Who invented the movies?
Many people would reflexively respond with names like Thomas Edison or the Lumière brothers of France.
But perhaps it was Louis Le Prince.
Abundant evidence indicates that Le Prince was the first successful creator of a device to capture moving images, as detailed in The Man Who Invented Motion Pictures: A True Tale of Obsession, Murder, and the Movies, by Paul Fischer (Simon & Schuster, 2022)
Fischer meticulously chronicles the life and career of Le Prince, a French-born artist and businessman who immigrated to England and later the United States, and makes a solid case that Le Prince must be considered the father of motion pictures.
For starters, just under two seconds of a film Le Prince shot in October 1888 in Leeds, England, still exists. Known as the “Roundhay Garden Scene,” it shows three Le Prince relatives and a family friend walking in the garden of the family home. The next month, Le Prince shot film of Traffic Crossing Leeds Bridge, of which a fragment of 20 frames survives.
Le Prince spent years and most of his family’s income perfecting a device — he called it a “taker” or a “receiver” — capable of capturing animated photographs. Granted patents in four countries and preparing to unveil his invention to the world, Le Prince made a quick visit to relatives in Lyon, France. Then he boarded a train on September 16, 1890.
And vanished forever.
Going to the latest summer blockbuster at the multiplex or binge-watching a popular series on Netflix, we rarely stop to think how revolutionary it must have been to see a motion picture for the first time.
Still photography in various forms had been around since the 1820s, but early images of real people moving in a picture shown on a wall must have seemed like magic — or sorcery.
Unlike many other innovators of the Victorian period, Le Prince pursued his work with no outside funding, no professional laboratory and no employees. “Louis had never designed or invented a machine of any kind in his life. Beginning with motion photography would be akin to a novice sailor setting off across the Atlantic for his maiden voyage,” Fischer writes.
The book includes cameo appearances by a who’s who of inventive minds of the era: Edison; Louis Daguerre, creator of the daguerreotype form of photography; Samuel Insull, later a Chicago-based utilities tycoon; Serbian-American inventor Nikola Tesla, who worked briefly for Edison; and W.K.L. Dickson, an assistant in the Edison lab who did most of the work of developing what became the Kinetoscope (a successful forerunner of the modern film projector), while Edison himself showed little interest because he didn’t see the commercial value.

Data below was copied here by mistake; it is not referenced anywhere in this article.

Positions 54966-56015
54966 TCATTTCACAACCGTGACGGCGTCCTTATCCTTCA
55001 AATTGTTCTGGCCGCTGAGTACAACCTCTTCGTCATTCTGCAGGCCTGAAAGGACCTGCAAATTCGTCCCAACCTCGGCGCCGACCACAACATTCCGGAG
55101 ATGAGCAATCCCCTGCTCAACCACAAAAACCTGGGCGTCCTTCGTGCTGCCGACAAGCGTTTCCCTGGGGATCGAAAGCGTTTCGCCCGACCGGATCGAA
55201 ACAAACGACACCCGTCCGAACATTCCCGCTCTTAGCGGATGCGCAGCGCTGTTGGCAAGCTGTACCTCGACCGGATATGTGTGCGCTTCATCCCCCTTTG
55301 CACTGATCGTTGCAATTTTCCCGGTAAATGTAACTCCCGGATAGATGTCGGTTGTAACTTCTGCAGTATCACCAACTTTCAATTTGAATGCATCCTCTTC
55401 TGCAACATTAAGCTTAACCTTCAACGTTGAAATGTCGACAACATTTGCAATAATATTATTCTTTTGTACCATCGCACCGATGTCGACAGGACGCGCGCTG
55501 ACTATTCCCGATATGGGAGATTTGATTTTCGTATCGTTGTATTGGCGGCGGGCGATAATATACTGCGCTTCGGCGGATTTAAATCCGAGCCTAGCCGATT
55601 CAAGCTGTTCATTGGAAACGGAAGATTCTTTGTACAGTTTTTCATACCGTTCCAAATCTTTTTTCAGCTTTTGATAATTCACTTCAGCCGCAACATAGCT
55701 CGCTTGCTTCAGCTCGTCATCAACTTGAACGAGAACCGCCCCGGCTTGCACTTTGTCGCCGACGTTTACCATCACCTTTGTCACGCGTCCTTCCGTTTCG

Fischer also includes a look at the career of Eadweard Muybridge, a British-born photographer (and murderer) known for his pioneering work in the photographic studies of motion.
Edison doesn’t come across as heroic in Fischer’s account. The “Wizard of Menlo Park” left work on projects that didn’t interest him to his laboratory assistants. And instead of seeking patents, he often would file for “caveats” — a sort of prepatent by which an inventor could declare an intention to file a full submission as soon as an innovation was perfected, even if the work was barely begun. This had the effect of impeding competing inventors. If the patent office accepted a caveat, it often would result in a rival application being rejected for infringement — even when submitted by inventors who were much further along in perfecting an innovation.
What happened to Le Prince? Did he commit suicide? Was it an accidental drowning? Was he murdered? Was a close relative involved? Did Edison play a role in his disappearance, as Le Prince’s widow suspected? Fischer lays out the possible scenarios in tantalizing detail, including an 1890 morgue photo of a male corpse found in the Seine River that a documentary film crew stumbled across more than a century later.
Lizzie Le Prince, the inventor’s wife — educated and accomplished — is an intriguing persona in her own right. British by birth, Lizzie moved to Paris in the 1860s to study art, painting and pottery. She later held teaching jobs in both England and New York while raising four children, in an era when married women rarely worked outside the home.
Lizzie spent the decades of her widowhood fruitlessly trying to prove her late husband’s claim as the inventor of movies. The family was visited by tragedy repeatedly in the years after the inventor’s disappearance, including the death of one son and the institutionalization of another.
Fischer’s book is engrossing for its history of the development of motion pictures. But it also works as a mesmerizing whodunit. Le Prince’s disappearance and the various theories of what happened to him kept me reading right to the end of the footnotes.
It would make an excellent film.
Margaret Fosmoe is an associate editor of this magazine.